More than $42 billion is spent annually on medical and psychiatric care. And with treatments like opioids increasingly out of favor, Americans – especially veterans suffering from PTSD – are looking for safe, reliable alternatives. And cannabis more than any other substance is ready to fill that void.
When a major problem exists, there is tremendous opportunity for a company or a segment of an industry to come in and create a solution. This is where companies go from barely known upstarts to culture-changing profit-generators.
When that problem has to do with health matters that have reached a critical mass, the opportunity is often even more enormous, all while serving the greater good.
A group of stakeholders who want answers and solutions right now are veterans and their loved ones. That’s because cases of PTSD (post traumatic stress disorder) are increasing at an alarming rate.
Estimates by federal agencies show that up to 24 million Americans are living with PTSD, according to the Centers for Disease Control – and 22 veterans suffering from PTSD commit suicide in the United States every day.
The associated anxiety, depression, and physical pain also has helped feed an escalating opioid addiction problem – veterans are the most likely demographic to struggle with this type of addiction. They’re also twice as likely as the general population to die from an opioid overdose.
My team and I have talked to dozens of doctors and researchers this year in New York, San Francisco, Toronto, and so on. The word we keep hearing is: epidemic.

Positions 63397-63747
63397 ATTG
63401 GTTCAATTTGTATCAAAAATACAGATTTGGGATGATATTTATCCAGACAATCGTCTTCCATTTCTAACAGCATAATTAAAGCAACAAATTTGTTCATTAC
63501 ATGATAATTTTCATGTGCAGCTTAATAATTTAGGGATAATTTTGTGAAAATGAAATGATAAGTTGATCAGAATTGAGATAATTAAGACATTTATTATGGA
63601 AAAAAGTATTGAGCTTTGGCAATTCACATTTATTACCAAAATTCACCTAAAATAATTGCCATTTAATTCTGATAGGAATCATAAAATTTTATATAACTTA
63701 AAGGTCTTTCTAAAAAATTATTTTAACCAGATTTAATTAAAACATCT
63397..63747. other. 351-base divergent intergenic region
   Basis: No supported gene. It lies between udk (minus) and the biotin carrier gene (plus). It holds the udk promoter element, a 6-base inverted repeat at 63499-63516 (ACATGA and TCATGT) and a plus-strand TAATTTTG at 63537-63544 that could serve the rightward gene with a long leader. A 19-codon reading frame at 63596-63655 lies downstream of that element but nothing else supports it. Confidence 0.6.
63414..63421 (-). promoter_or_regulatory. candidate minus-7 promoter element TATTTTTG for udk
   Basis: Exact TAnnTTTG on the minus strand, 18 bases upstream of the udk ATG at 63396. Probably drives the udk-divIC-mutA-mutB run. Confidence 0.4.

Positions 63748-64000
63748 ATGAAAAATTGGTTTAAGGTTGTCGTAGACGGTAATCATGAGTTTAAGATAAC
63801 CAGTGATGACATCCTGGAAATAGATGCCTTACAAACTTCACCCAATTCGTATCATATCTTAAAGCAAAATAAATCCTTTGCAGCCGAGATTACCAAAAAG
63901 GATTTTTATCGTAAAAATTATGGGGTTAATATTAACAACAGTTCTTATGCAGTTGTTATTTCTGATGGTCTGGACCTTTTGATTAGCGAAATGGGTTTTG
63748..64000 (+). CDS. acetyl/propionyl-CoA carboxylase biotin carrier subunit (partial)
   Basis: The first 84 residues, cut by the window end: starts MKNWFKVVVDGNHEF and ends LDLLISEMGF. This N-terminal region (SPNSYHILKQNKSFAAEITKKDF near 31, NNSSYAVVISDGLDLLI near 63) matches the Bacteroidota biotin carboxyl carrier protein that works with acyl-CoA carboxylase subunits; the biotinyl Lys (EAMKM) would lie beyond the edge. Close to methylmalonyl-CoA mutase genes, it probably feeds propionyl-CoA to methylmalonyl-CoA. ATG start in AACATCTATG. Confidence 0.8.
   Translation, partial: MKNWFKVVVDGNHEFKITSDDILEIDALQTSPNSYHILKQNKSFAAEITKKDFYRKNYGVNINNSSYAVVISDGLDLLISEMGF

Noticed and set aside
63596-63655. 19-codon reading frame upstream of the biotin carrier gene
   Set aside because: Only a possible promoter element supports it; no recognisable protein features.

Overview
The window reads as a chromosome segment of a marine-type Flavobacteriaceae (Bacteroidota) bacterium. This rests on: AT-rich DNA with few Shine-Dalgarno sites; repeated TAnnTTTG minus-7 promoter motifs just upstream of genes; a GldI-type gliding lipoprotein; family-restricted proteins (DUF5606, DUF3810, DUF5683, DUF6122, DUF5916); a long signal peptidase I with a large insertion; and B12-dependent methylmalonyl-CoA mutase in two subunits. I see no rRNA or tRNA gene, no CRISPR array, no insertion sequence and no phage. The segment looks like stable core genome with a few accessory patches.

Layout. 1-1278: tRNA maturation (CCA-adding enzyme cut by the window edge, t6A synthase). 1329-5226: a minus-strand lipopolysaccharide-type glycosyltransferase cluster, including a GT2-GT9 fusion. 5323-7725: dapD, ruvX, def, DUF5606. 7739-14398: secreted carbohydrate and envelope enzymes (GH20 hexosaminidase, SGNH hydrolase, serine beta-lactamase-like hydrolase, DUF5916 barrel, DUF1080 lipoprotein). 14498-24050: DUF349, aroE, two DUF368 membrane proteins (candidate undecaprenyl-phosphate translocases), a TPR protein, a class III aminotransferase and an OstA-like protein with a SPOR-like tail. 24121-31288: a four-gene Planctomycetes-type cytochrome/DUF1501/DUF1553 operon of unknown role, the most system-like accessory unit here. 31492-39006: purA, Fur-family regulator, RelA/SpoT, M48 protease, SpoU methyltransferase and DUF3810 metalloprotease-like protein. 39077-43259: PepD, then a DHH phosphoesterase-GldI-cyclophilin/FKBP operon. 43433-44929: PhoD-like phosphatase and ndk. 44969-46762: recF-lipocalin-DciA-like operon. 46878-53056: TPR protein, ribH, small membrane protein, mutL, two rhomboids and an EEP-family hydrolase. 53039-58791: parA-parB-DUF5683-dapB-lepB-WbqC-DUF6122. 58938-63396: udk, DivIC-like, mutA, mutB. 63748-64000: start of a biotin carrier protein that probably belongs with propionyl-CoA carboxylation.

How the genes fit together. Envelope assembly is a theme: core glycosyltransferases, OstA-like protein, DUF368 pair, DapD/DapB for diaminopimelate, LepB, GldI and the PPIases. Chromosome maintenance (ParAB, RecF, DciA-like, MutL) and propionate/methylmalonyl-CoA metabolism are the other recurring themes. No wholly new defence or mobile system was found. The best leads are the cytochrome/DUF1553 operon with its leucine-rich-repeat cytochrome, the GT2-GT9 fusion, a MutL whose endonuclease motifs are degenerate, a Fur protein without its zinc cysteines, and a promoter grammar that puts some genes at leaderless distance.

PTSD – and for that matter, pain in general – isn’t just going to go away.
But support is growing for cannabis as a treatment for PTSD. And that’s helping drive public opinion in favor of relaxing cannabis prohibitions as much as perhaps any single factor. And that opens up a whole world of opportunities.
Let’s take a look at some of the how and the who involved here…
More Effective Than Opioids
Cannabinoid receptors exist throughout the human body as part of the endocannabinoid system, especially in the brain. They help regulate a host of processes.
For example, when people are having problems with insomnia, pain, or bad memories, cannabinoid receptors help fix the imbalances causing these issues. Of course, medicines are designed to help the cannabinoid receptors do this job, in theory.
Unfortunately, narcotics and opioids tend to dull the cannabinoid receptors in the body, which causes the receptors to need increasing amounts to work properly. This is where the risk of addiction comes into play.
It’s something a long list of doctors have reported to us here at Cannabis Business Daily just this year. The list includes Dr. Ronald Aung-Din, practicing neurologist and Isodiol International Inc. senior medical advisor; Dr. Joel Meshulam, of Privia Medical Group; Dr. Michael Dor, a senior advisor at the Israeli Ministry of Health; Dr. Dustin Sulak, founder and medical director at Healer.com; and dozens more.
All of them say additional research is needed on the matter. But already, they’re in consensus that cannabis is a more effective, less dangerous tool to help treat conditions like PTSD than opioids or any other substances available on the market today, legal or otherwise.
This is why so many companies are working on potential cannabis-based treatments. There’s a world of good that can be done. It bears watching closely what companies get to the finish line first – whether it is an approved pharmaceutical or a CBD-based, non-psychoactive product that can be bought over the counter.